Makhane make a wonderful quick snack for people of all ages, and I have never seen a child dislike it. You can roast and season them with salt at home and store them for a few days, or you can buy prepared makhane online. Dry fruits are also a great, healthy tummy filler. You can carry some of all types of dry fruits to provide variety, or simply take along your child’s favorite.
2. Do not overpack your schedule
A lot of people tend to stuff their travel schedules up to the brim to try to make the most out of their vacations, but this is not the best technique to follow. Even if you are traveling without kids, a hectic schedule often ends up causing more stress, which is the opposite of what people seek from vacations. However, when traveling with children, a full timeline will tire your kids out even quicker, making them cranky and upset. Make sure that you create a relaxed schedule for your vacation, and remember to include activities that you know your children will like.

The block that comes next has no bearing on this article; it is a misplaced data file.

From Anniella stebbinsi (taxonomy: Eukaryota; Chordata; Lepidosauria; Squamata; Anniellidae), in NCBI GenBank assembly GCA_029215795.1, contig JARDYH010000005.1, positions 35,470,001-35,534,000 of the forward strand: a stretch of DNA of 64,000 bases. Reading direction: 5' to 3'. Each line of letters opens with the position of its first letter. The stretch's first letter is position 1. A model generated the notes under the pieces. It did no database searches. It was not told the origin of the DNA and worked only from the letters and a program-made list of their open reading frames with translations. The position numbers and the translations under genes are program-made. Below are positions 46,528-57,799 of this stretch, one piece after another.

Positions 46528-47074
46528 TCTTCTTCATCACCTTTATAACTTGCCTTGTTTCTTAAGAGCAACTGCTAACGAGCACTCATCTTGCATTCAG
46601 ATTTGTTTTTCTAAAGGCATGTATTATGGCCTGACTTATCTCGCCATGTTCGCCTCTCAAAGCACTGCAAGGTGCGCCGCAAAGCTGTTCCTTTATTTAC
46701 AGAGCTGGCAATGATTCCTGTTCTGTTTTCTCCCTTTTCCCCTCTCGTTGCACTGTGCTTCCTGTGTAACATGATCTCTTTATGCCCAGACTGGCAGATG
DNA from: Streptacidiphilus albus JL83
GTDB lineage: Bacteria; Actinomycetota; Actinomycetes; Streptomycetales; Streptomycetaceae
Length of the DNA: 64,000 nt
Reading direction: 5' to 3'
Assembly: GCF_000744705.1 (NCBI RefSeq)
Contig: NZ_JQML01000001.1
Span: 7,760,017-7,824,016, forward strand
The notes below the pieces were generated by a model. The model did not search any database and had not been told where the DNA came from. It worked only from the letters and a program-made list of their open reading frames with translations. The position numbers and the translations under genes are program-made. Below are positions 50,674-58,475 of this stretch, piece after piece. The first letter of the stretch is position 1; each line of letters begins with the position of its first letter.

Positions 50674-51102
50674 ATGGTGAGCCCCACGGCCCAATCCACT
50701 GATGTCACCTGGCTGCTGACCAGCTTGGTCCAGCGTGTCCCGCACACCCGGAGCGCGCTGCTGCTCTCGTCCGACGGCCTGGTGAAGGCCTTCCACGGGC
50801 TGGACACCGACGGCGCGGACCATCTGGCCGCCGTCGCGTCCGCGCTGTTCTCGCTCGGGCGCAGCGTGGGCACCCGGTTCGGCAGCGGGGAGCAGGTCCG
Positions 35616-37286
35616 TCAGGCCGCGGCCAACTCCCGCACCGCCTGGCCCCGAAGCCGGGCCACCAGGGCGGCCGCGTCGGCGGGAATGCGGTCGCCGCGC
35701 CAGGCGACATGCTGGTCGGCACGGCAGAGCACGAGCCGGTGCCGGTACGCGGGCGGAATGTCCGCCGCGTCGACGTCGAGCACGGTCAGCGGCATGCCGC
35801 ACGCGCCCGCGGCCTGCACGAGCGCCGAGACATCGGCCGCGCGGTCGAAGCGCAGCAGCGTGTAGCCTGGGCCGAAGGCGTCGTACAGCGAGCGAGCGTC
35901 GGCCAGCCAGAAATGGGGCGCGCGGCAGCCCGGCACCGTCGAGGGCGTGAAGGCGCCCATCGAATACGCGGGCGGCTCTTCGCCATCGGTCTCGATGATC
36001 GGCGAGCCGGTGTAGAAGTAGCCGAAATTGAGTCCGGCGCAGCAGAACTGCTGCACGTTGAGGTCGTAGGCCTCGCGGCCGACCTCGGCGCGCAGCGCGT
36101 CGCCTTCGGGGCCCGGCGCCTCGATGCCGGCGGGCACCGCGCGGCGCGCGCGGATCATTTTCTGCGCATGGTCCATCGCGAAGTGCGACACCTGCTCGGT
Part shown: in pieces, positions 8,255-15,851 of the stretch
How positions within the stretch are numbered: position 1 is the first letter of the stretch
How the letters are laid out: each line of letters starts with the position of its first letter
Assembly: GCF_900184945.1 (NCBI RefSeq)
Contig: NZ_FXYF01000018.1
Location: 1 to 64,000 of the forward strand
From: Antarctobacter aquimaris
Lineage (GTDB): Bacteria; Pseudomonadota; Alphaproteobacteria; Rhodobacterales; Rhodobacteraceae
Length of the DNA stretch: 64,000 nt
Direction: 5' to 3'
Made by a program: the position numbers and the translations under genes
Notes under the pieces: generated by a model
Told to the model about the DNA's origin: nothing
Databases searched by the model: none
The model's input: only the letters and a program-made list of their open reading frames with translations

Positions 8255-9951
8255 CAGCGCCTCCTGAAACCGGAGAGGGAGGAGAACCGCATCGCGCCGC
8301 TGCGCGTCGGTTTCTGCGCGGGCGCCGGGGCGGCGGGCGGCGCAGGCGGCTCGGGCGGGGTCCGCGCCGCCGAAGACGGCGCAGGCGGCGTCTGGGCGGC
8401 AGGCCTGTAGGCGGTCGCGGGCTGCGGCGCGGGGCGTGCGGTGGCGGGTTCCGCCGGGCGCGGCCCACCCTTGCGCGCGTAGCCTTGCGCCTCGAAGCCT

Go to a park, do some outdoorsy stuff, and most importantly – enjoy yourself. If you are stressed out yourself, the child will pick up on these anxious emotions too. Have fun, and remember that it’s okay if you don’t see everything you wanted to. And never, ever ask your child to hurry up because then you won’t be able to do everything you want – they are probably already trying their best.
3. Incorporate some of your daily routines into the travel days
Just like us, children turn on their autopilot modes for a lot of daily activities. Get up in the morning, brush, bathe, drink water, eat food, (if they are old enough) go to school, come back, play outside, do homework, a family reading time, dinner, sleep – something like that. But during travel, this entire routine is disrupted and filled up with strange things, changing your child’s entire schedule and confusing him.
To avoid the confusion and the tantrums that come with it, incorporate some of your child’s daily routine parts into the vacation days. Wake up and go to bed at roughly the same time. If you read to your child or do any other kind of regular activity with him, continue doing that. However, if you do need to change the schedule completely, start by changing it bit by bit in the comforts of your own house, so that nothing comes as a shock to the child.
4. Carry a kiddy pack everywhere